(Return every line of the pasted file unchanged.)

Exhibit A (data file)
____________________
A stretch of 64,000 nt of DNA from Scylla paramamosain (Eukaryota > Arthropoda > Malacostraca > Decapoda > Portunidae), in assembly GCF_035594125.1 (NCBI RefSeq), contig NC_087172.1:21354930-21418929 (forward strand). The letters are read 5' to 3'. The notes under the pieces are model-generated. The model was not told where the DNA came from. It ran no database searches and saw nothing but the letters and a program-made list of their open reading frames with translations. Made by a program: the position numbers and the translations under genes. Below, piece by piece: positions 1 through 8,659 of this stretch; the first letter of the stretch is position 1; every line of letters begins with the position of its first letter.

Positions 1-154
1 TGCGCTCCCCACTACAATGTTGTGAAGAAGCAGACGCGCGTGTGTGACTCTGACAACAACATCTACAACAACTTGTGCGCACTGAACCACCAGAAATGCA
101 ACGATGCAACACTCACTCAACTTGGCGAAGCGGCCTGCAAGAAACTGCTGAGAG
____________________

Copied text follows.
A stretch of 64,000 nt of DNA from Scylla paramamosain (Eukaryota > Arthropoda > Malacostraca > Decapoda > Portunidae), in assembly GCF_035594125.1 (NCBI RefSeq), contig NC_087172.1:21354930-21418929 (forward strand). The letters are read 5' to 3'. The notes under the pieces are model-generated. The model was not told where the DNA came from. It ran no database searches and saw nothing but the letters and a program-made list of their open reading frames with translations. Made by a program: the position numbers and the translations under genes. Below, piece by piece: positions 1 through 8,659 of this stretch; the first letter of the stretch is position 1; every line of letters begins with the position of its first letter.

Positions 1-154
1 TGCGCTCCCCACTACAATGTTGTGAAGAAGCAGACGCGCGTGTGTGACTCTGACAACAACATCTACAACAACTTGTGCGCACTGAACCACCAGAAATGCA
101 ACGATGCAACACTCACTCAACTTGGCGAAGCGGCCTGCAAGAAACTGCTGAGAG